After the Second World War, Britain started losing its unfettered access to the wealth of many of its tropical countries.
A major source of the wealth was an active and thriving tropical saturated oils plantations in the Far East and Africa.
The British invested substantial know-how, effort and substance in the tropical saturated oils. The loss must have been huge.
By the 1950s, the Americans, a friend of the British, was claiming that certain polyunsaturated fatty acids were essential for humans, though many experts, including T. P. Hilditch, were warning about the long term effect of such fatty acids on health.
Various research studies have now shown that the abiding ingestion of polyunsaturated fatty acids can be very harmful to animals, including humans.
Only nine saturated fatty acids and two monounsaturated fatty acids are essential for animals, including humans; eleven of these fatty acids can be produced naturally in the body from acetic acid in the diet, as displayed by ruminants through the fermentation of fibre in their rumen.
After the 1960s, Britain had to compete with others to obtain their supply of many resources, including tropical saturated oils.
The British set-up a royal commission to study how to reduce the effect of the loss of tropical resources.
By 1970, Britain had joined their friend to perpetrate a vile campaign against edible animal saturated oils, which was ‘broadened’ to include tropical saturated oils.
These two countries, with the endorsement of the World Health Organisation (WHO), have been preaching that saturated oils are unhealthy for food.
They claim that unsaturated oils are more suitable than saturated oils for food, a scientifically false concept.
Consequently, the nutrition and health professionals in Ghana officially say unsaturated oils are more suitable for food, to the disadvantage of Ghana’s natural indigenous tropical oils.
Current research studies based on molecular analysis and laboratory tests have provided succinct evidence that many of the non-communicable epidemics are related to the abiding consumption of bland unsaturated oils.
Bland unsaturated oils contain high levels of polyunsaturated fatty acids, which have been identified as the mediator of many diseases.
A few examples are:
- Low density lipoprotein cholesterol contains mainly omega 6 polyunsaturated fatty acids, which is a major molecule in atheroma plaque.
- The brain of the autistic has very high levels of polyunsaturated fatty acids and their progenies.
- The blood of the diabetic has very high levels of oxidized polyunsaturated fatty acids i.e. eicosanoids.
- Pains such as headaches, menstrual pains, etc. are caused by the oxidation of polyunsaturated fatty acids resulting in free radicals.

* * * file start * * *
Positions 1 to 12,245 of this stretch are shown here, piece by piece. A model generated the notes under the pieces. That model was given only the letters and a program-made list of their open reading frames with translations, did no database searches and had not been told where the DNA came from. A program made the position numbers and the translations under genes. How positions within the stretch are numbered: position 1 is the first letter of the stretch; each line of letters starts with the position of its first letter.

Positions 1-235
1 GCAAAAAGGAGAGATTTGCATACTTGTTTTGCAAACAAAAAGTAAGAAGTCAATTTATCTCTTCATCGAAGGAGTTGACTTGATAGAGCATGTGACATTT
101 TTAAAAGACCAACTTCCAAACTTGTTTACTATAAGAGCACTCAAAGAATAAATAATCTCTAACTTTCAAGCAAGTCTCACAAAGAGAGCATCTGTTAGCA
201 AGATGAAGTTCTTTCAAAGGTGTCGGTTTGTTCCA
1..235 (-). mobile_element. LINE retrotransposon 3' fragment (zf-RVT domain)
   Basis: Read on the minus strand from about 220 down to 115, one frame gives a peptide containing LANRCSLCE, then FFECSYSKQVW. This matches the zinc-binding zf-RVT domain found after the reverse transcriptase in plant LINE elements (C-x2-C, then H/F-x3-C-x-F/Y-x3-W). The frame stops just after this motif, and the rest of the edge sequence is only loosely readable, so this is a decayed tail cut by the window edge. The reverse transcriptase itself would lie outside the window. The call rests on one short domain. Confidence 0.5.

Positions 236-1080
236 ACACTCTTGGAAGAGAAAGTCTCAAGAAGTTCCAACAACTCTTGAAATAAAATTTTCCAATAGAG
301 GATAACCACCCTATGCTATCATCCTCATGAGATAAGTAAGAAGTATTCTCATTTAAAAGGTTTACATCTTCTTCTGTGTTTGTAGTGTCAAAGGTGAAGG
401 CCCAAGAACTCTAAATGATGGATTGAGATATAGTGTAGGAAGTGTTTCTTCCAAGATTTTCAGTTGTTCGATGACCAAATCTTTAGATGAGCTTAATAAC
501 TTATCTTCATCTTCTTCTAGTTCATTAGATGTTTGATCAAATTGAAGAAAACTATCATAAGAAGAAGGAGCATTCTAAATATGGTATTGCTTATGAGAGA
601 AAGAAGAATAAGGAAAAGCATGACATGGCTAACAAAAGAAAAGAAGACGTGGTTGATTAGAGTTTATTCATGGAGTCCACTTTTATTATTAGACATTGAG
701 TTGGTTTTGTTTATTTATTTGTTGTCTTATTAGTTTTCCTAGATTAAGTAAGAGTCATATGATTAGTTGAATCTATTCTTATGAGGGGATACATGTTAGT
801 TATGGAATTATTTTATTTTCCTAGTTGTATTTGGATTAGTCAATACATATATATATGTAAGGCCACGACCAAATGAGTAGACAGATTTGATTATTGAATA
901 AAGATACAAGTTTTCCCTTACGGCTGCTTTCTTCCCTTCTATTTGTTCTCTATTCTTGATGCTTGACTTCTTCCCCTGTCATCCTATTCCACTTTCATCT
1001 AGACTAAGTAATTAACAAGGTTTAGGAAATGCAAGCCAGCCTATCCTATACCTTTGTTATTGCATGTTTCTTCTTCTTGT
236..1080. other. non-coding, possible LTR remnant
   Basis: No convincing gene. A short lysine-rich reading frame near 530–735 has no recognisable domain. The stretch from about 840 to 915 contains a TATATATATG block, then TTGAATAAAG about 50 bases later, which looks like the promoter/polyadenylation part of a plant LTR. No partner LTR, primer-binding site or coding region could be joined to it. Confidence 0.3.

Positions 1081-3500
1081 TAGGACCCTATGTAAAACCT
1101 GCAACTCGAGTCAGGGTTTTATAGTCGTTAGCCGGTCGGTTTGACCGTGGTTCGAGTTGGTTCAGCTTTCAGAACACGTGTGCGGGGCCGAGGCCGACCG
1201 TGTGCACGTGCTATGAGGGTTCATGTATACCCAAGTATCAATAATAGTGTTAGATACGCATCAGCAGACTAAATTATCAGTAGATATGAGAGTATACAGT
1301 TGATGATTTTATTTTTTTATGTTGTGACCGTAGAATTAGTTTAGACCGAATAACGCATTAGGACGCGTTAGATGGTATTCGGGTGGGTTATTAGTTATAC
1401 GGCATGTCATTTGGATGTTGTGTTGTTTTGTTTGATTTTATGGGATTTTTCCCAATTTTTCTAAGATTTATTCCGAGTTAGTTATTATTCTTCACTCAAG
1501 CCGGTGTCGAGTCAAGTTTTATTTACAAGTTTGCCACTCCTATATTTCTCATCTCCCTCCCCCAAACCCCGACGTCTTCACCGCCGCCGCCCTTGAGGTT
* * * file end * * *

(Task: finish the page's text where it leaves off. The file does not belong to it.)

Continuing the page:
In the past, when our ancestors were eating tropical saturated oils, with their natural aroma, most of the above diseases were very rare.
The diseases of those days were due to poor hygiene and insanitary conditions.
Bland oils are normally produced from raw polyunsaturated oils and poor quality oils.
Such oils tend to have unpleasant colour pigments, foul aroma and rancid taste; similar to overused restaurant oils – ‘gutter oil’.
Bland oils have been bleached and deodorised at a very high pressure and temperatures beyond 200oC.
They have very high levels of trans-fats, which the WHO has declared to be harmful.
During the early 2000, biodiesel was recommended for its economic benefits, though the financial benefits were not properly justified.
Overused restaurant oils were licensed to serve as biodiesel. The production cost of biodiesel is higher than the ordinary diesel fuel.
The market prices of ordinary bland oils are also far higher than normal diesel fuel.
Hence, certain unscrupulous persons have been diverting such processed bland ‘gutter oil’ into the edible bland oils market.
On October 14, 2011, the China Daily published that the Chinese health and food safety watchdogs are seeking an effective way to distinguish between bland processed ‘gutter oil’ and normal bland cooking oil.
Bland processed ‘gutter oil’ satisfies all the normal specifications of ordinary bland oil.
Currently, Ghanaians spend many hundreds of millions of cedis on bland oils, which type of bland oil and what are the consequences?
Nature tends to provide attractive colour, delicious taste and unique appealing aroma to each natural consumable item, such as potable water as against distilled water, fresh natural fruits as against fruit flavours, natural edible oils, e.g. organic mammalian butter, palm oil, palm kernel oil, coconut oil, cocoa butter, shea butter, etc. as against bland oils.
The writer is a system scientist, a problem solver/consultant.
He lives at Esiama in the Western Region.